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November 23, 2007
John Powers, the CEO of Digipede Technologies, penned a thoughtful post on his blog last week about some of the negative reaction he was hearing about Microsoft at the recent Supecomputing conference (SC07). Apparently, some people were claiming that nobody was using Windows for high performance computing and even to suggest so meant that you were probably on Microsoft's payroll. Wow. I guess the the anti-Gates contingent is alive and well and living amongst us in the HPC community.
"It is amazing to me the level of religious ferver that Microsoft still inspires. The bashers out there can be perfectly calm and reasonable about a wide range of topics -- but say the word "Microsoft," and they turn bright red and irrational. I have watched this phenomenon for years, and still find it inexplicable. Microsoft is a company. That company makes software. Some of their software is very, very good. Some of it is remarkably bad. I don't understand why some people find it so hard to remain objective (or even civil) when discussing their products and market presence."
How surprising can this really be though? I think we have to come to grips with the fact that technologists are humans first, and rational people second. As humans, we like to indulge in our personal dogma, like for example, Windows is evil, open source software will save computing, or the Internet is free. Each has an element of truth in it, but none are true. In the computing world, people rabidly defend their favorite programming language, operating system, chip architecture, IT company, etc., because they formed emotional attachments to those things early on. It makes for a simpler world view, but it obscures reality.
Then there's the fact that Microsoft has made a gazillion dollars selling its software, which, by itself, creates a certain amount of fear and loathing. Even Google, the golden child of the Internet Age, attracts hostility for being so good at what it does. The reality is that the market ruthlessly rewards the winners, and discards the losers. He who is without a bottom line can cast the first stone.
On the other hand, Microsoft probably deserves some degree of resentment. The original version of Windows and some of the company's other early software were pretty bad by today's standards. And, in all honesty, the company has engaged in monopolistic practices from time to time. If you need any more reasons to be suspicious of Microsoft, you don't need to venture very far in cyberspace. There's even a Wikipedia entry devoted to criticisms of the company.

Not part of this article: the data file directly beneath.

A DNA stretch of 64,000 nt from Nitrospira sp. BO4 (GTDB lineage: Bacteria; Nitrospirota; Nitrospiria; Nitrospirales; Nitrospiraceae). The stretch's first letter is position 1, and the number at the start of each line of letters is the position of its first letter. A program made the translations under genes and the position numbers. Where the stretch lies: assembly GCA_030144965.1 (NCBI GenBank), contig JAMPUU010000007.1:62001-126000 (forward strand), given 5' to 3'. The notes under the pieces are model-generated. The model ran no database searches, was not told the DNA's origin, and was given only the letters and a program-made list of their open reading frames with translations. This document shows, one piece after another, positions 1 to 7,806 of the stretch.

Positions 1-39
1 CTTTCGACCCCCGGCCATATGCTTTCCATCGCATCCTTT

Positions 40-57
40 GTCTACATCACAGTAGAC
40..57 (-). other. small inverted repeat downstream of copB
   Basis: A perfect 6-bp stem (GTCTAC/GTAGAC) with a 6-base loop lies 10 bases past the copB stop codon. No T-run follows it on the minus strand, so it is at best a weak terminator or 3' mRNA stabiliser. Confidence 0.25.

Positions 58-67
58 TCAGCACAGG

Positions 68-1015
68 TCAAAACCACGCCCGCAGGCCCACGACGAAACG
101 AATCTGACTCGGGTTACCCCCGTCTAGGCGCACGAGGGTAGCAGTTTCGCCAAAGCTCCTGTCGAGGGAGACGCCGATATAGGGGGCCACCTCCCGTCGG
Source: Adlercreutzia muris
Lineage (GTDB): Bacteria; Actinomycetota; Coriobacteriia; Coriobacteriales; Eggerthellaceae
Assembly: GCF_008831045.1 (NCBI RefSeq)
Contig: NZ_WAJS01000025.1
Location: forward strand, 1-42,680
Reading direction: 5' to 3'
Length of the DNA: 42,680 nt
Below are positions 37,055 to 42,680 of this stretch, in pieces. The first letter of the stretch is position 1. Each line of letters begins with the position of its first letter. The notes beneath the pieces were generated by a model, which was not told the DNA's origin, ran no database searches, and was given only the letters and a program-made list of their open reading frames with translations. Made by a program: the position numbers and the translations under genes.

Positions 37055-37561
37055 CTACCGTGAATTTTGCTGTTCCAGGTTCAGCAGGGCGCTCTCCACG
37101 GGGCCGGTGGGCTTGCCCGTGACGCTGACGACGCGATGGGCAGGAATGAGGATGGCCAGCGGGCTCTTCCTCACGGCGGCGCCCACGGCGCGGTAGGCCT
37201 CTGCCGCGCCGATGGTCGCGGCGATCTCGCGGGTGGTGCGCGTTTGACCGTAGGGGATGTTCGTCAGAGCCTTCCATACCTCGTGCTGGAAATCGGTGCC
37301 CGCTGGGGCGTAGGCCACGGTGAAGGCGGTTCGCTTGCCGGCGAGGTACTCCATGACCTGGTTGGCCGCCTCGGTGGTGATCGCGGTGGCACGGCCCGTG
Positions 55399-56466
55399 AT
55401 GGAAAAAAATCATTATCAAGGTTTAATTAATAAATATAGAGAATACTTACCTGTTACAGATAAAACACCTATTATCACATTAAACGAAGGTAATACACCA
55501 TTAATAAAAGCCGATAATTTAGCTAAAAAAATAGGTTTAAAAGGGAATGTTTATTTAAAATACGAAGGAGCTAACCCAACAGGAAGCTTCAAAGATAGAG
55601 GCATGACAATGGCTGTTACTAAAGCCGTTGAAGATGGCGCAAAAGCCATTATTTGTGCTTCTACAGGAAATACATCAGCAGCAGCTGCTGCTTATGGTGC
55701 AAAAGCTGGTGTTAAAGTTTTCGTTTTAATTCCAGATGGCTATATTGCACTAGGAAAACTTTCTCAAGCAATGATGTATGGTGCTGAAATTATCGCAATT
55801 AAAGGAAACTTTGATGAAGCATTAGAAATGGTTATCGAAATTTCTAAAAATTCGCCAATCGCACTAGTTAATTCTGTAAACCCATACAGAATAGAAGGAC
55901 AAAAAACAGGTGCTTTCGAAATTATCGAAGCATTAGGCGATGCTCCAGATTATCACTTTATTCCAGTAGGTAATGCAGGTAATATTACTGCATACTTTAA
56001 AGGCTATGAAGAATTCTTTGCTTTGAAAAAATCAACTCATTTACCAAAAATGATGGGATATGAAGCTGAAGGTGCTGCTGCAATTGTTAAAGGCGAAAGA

In the HPC realm, the real point of contention is between open source Linux and Microsoft's Windows HPC offerings. Support for open source software runs deep in this community, since it has been one of the principal drivers behind bringing high performance computing to the masses. Open source Linux is now the de facto OS on HPC platforms, from workstations to supercomputers.
But Linux isn't free. If it was, Red Hat and Novell wouldn't have a business, and Linux programmers wouldn't get paid. The OS is however, malleable. Linux allows companies like Cray to make an ultra-lightweight supercomputing version for the XT5, and cluster vendors like SiCortex to make another version for their customized architecture. The open sourceness of Linux enables a large community of developers to contribute to a common source repository for the betterment of everyone.
Enter Microsoft's Windows Compute Cluster Server (CCS). While not open source, it offers a more complete software platform beyond just the OS environment. An MPI library, a job scheduler, a remote installation service, cluster administration tools and various drivers are all included. The recently announced sequel to CCS, Windows HPC Server 2008 (currently in beta and expected for release in the second half of 2008), will add new high-speed networking, upgraded cluster management tools, failover capabilities, an SOA-style job scheduler, and support for third-party clustered file systems. Since all this comes from a single company, integration and compatibility are guaranteed
On the application side, Microsoft Excel now includes multi-threaded support for spreadsheet calculations, as well as cluster support on the server side. Microsoft is also in the process of adding parallel programming extensions to its popular .NET Framework.
Microsoft's initial HPC strategy is to leverage the vast Windows ecosystem and provide non-Linux users an avenue into high performance computing. That's not such a ridiculous proposition. Microsoft has no need to directly confront the Linux crowd right now. There are plenty of Windows-only departments and other groups within organizations that would benefit from HPC, but are unwilling to go the Linux route. The Windows HPC solution offers a path of least resistence.
And for now at least, Gates and company is playing nice with the Linuxians, offering support for dual-boot setups so that a cluster can be brought up in either environment. The real battle will occur if the Windows HPC server gets some real traction in the market and starts to challenge Linux as an equal.
As for the anti-Microsoft ideologues: take a breath. Ideals are fine, but there is little to be gained by worshipping them. It's certainly no substitute for critical thinking. In the last six years, everyone on the planet has seen the result of the fundamentalist approach. Let's do without the idealogy for awhile and see what happens.
As always, comments about HPCwire are welcomed and encouraged. Write to me, Michael Feldman, at email@example.com.
Posted by Michael Feldman - November 22, 2007 @ 9:00 PM, Pacific Standard Time
Michael Feldman is the editor of HPCwire.
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